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what's the play here? and and no and thank you for credit because canosha let's get to kenosha in a minute minneapolis. the original george floyd. i remember having you on my show the day after the first protest, right? yeah. and you were very you were so you were so accurate and so deliberate and you actually went out of your way to say listen. there are people protesting the the homicide we new for a fact that it was a homicide. we just didn't know if it was a criminal act. we know now that a jury convicted the officer in the in the murder of george floyd at the time. you said listen people were protesting and taking to the streets to protest the homicide of george floyd and during the day they were marching. they were chanting. they were protesting. then and you are it's so vividly remember this interview with you julio. you said the sun started to go down and a new group of people showed up and that's the demographic strange. yeah. that's right. so lay that out because that's such an important part of this story. yeah, so i mean when i got when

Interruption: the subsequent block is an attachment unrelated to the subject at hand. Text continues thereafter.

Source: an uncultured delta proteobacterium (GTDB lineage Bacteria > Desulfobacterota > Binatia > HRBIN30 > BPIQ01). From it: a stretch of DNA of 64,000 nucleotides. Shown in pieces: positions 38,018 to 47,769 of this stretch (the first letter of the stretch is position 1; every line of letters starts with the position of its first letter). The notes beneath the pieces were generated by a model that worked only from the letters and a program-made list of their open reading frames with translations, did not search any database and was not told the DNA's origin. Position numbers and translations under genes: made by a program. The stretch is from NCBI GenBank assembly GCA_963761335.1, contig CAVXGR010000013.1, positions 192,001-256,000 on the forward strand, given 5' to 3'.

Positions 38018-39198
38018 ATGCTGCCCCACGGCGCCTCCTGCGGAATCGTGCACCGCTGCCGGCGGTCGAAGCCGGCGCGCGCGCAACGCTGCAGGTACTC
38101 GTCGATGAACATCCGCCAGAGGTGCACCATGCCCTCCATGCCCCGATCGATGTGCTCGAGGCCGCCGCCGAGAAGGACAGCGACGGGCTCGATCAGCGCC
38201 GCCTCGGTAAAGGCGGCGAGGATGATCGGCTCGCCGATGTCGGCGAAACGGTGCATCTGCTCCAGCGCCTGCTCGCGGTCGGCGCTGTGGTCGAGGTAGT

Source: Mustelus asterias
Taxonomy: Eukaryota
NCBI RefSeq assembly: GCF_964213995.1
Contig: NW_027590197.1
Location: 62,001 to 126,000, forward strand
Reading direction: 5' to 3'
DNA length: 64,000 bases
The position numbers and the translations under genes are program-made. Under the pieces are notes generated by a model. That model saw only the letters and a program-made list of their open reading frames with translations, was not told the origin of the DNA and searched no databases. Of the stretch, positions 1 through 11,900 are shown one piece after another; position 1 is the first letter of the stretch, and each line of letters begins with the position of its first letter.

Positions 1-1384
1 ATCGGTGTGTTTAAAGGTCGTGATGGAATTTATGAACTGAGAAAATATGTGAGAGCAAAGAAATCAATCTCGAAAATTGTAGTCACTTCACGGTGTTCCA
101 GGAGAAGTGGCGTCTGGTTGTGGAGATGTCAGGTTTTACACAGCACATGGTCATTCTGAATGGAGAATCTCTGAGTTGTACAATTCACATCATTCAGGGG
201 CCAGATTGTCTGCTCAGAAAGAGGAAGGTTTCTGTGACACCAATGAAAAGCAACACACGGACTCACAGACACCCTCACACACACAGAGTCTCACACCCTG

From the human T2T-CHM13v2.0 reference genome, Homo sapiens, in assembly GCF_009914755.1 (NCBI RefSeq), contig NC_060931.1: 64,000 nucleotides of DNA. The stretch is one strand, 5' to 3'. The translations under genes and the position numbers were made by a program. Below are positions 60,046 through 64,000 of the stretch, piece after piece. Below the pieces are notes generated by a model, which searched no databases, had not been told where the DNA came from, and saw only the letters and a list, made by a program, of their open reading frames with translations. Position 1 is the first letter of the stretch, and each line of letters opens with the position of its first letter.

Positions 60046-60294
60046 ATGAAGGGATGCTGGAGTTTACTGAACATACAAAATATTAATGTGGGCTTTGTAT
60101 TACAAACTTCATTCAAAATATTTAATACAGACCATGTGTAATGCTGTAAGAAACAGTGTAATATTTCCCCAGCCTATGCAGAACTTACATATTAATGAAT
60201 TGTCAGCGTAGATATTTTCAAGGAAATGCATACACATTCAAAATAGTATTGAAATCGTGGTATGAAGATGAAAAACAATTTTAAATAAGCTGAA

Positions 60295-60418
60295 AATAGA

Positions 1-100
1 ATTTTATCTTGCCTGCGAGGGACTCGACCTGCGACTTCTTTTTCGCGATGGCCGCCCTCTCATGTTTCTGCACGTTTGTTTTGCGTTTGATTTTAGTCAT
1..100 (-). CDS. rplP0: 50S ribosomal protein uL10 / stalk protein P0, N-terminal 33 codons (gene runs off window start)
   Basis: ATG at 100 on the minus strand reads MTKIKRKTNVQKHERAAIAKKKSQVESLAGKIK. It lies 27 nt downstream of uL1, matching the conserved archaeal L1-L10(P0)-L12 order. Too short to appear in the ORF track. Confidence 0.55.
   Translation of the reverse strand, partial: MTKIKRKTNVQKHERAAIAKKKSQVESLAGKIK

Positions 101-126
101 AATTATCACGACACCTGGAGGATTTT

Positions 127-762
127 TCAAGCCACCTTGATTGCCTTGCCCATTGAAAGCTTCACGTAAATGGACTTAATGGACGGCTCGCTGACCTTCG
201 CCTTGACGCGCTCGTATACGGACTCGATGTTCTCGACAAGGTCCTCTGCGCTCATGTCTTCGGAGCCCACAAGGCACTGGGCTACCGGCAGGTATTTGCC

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i got to minneapolis, i mean this was after they had set fire to some building surrounding the third precinct because they couldn't they the officers were still defending. but their person because that's where derek chauvin and the other officers involved in the situation where we're based out of yeah. and i get down there and it was i mean it was i think i'd like ever seen before because i had been so used to protests not affecting the blocks. surrounding the incident, you know you there were some fights and things can get rowdy, but i can go to bucks over and get something at mcdonald's. okay, but this this i mean nothing was open every place especially in south minneapolis was either closed or they they were they were being looted actively would so i get there and across the street from the third precinct. there's a strip mall with the target with a cub foods, which is kind of like a which is a grocery. store chain out there and there's some several small